customs agents wasted no time reading them for incendiary offenses. A hostile
crowd had gathered outside to hurl insults at Paine and his friends as they
boarded the boat at daybreak. He was never again to return to his country of
King and a Firebrand
In France, he
arrived to a hero's welcome in Calais, and as their representative he took
his seat at the Convention in Paris on September 19, 1792. Two days later the
legislature formally abolished royalty in France. In the two months
following, the Convention discussed what to do about their former king, Louis
XVI. Paine rose to argue against executing him, saying the new French
republic had an opportunity to inspire the world with its noble republican
government. On January 15, Paine spoke again to the assembly, reminding them
of Robespierre's address two years earlier condemning capital punishment. He
recommended sending the king and family into exile, where they would
eventually be forgotten.
Two days later
the legislature voted narrowly in favor of death. Once again, Paine spoke to
condemn this decision. The guillotine, he said, rose "from a spirit of
revenge rather than from a spirit of justice." Paine's Convention
enemies were already shouting their disapproval, but he refused to back down,
If after my
return to America, I should employ myself in writing the history of the
French Revolution, I had rather record a thousand errors on the side of mercy
than be obliged to tell one act of severe justice.
the world's most famous antimonarchist, was defending the life of the king of
France, he was being tried in absentia for his own life in England. In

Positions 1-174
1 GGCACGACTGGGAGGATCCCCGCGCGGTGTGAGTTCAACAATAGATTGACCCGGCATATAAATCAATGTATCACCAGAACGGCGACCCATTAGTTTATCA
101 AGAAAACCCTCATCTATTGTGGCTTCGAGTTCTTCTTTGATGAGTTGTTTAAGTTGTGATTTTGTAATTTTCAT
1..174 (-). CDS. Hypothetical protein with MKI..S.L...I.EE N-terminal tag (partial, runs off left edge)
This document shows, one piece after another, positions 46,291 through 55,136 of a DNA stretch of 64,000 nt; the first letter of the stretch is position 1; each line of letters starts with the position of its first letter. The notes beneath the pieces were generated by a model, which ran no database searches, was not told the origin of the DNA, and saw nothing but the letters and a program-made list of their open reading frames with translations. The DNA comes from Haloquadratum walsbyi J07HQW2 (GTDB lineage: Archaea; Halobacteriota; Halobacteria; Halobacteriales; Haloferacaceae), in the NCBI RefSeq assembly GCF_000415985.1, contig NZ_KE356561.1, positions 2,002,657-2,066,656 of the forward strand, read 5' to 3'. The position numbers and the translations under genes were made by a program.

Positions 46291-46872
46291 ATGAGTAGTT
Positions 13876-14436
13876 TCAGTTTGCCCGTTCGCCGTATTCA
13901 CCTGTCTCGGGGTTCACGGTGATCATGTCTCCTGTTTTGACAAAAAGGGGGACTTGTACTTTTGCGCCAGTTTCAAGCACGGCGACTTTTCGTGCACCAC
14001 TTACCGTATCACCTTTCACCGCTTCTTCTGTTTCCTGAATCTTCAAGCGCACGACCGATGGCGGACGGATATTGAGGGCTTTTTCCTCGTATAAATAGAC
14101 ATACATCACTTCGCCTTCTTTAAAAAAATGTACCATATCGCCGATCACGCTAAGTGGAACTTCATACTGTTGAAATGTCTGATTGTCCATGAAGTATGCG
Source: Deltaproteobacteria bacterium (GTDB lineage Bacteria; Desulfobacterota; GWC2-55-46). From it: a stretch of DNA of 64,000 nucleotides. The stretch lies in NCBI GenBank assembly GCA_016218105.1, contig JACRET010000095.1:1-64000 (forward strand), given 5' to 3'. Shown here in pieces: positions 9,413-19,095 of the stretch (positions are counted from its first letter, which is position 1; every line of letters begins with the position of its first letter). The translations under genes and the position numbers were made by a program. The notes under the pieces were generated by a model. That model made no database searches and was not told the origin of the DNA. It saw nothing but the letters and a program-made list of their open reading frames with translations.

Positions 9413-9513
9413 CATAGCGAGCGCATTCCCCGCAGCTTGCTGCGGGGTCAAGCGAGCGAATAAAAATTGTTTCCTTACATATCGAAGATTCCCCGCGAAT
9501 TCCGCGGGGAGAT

mid-December 1792, the charge against Paine of propagating "seditious
libel" was introduced to the court by the prosecuting attorney, Spencer
Perceval, who 17 years later would become Britain's Prime Minister. As
biographer John Keane writes,
The Crown had
handpicked a special jury — all wealthy, plump, and respectable men
filled with icy hostility toward Paine. The recent revolutionary events in
France had left them in a state of deep shock.
accused Paine of being a traitor to his country and a drunken roisterer who
had vilified Parliament and king. Defending Paine was Thomas Erskine,
attorney general to the Prince of Wales, a renowned criminal lawyer, and one
of Paine's associates. The prince had threatened to remove Erskine from his
royal sinecure if he defended Paine. He kept his promise.
began by showing how Rights II was scurrilous and seditious, then
presented the jury with a letter Paine had written to the attorney general,
Archibald MacDonald, on November 11, 1792. Paine told MacDonald that
If you obtain
[a guilty verdict], it cannot affect me either in person, property, or
reputation, otherwise than to increase the latter; and with respect to
yourself, it is as consistent that you obtain a verdict against the Man in
the Moon as against me. …
absence from your country affords the opportunity of knowing whether the
prosecution was intended against Thomas Paine, or against the right of the
people of England to investigate systems and principles of government; for as
I cannot now be the object of the prosecution, the going on with the
prosecution will show that something else was the object, and that something
else can be no other than the people of England, for it is against their
rights, and not against me, that a verdict or sentence can operate, if it can
operate at all. …
Government of England is as great, if not the greatest, perfection of fraud
and corruption that ever took place since governments began, is what you
cannot be a stranger to, unless the constant habit of seeing it has blinded